Information Access Seminar

Nuclear Forensics: A Scientific Search Problem

Friday, October 21, 2011
3:10 pm to 5:00 pm
Fred Gey & Ray Larson

Nuclear forensics discovery is the tracking of origins of nuclear materials. If a significant amount of smuggled nuclear material is seized, can its origin be traced to both track down the would-be terrorists and to prevent further illicit activities? Fred Gey and Ray Larson have just received a $300K grant from National Science Foundation for the project "Recasting Nuclear Forensics Discovery as a Digital Library Search Problem," as part of the Domestic Nuclear Detection Office Academic Research Initiative (in cooperation with Department of Homeland Security).

This talk will begin by discussing the nature of scientific search. Is scientific search: (1) search of the scientific literature; (2) search for scientific/engineering discoveries (e.g. Patent Search); or (3) a process of 'needle in haystack' search in a technical domain (e.g. fingerprint or DNA matching)? Are there more categories than these three? This project falls into category 3. It approach nuclear forensics as a specialized search problem. The 'signatures' of seized smuggled nuclear samples are to be matched against large libraries of radio-chemically analyzed existing samples (up to 100,000 records) to discover the geolocation and origin of the seized sample. The project will develop new models of discovery: (1) graph matching on nuclear decay graphs, (2) machine-learning of classification to find geo-locations of sample origins, and (3) rule-based matching capturing the processes by which human forensics experts would identify matches. Educational materials will be developed to bridge between search professionals and nuclear chemists and make each research community aware of the challenges and benefits of interdisciplinary collaboration.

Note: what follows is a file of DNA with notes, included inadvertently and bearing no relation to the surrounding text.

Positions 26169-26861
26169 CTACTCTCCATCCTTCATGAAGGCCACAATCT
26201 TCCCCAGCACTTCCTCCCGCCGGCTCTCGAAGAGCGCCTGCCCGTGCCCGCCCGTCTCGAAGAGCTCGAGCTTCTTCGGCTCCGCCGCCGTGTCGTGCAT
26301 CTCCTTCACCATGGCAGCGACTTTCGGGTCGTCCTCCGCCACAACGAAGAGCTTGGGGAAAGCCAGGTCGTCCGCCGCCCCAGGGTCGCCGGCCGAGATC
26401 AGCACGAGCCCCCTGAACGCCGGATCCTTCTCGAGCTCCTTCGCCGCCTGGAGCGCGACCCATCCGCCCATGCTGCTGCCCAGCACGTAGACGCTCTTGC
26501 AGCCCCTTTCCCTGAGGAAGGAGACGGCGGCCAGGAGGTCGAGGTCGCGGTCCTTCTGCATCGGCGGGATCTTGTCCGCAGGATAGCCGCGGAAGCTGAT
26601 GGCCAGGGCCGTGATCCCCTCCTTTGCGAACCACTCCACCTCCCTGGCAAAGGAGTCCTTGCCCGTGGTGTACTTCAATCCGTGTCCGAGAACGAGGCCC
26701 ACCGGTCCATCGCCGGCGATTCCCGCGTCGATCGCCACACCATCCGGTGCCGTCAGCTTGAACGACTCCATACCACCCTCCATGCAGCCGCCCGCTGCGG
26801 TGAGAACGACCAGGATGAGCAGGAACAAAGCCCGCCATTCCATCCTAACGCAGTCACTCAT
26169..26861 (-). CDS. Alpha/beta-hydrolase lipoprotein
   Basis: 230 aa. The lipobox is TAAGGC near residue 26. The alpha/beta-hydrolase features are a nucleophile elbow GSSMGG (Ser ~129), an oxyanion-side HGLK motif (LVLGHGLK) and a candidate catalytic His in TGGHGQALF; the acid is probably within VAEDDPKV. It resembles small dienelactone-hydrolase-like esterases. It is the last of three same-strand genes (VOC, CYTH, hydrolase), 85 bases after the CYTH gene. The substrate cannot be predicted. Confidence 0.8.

See the award announcement

Fred Gey was for many years a manager at UC Data Archive & Technical Assistance (UC DATA) in the campus Institute for the Study of Societal Issues. UC Data is UC Berkeley's principal archive of social science data. He is now active there as an Information Scientist. More information.

Last updated:

March 26, 2015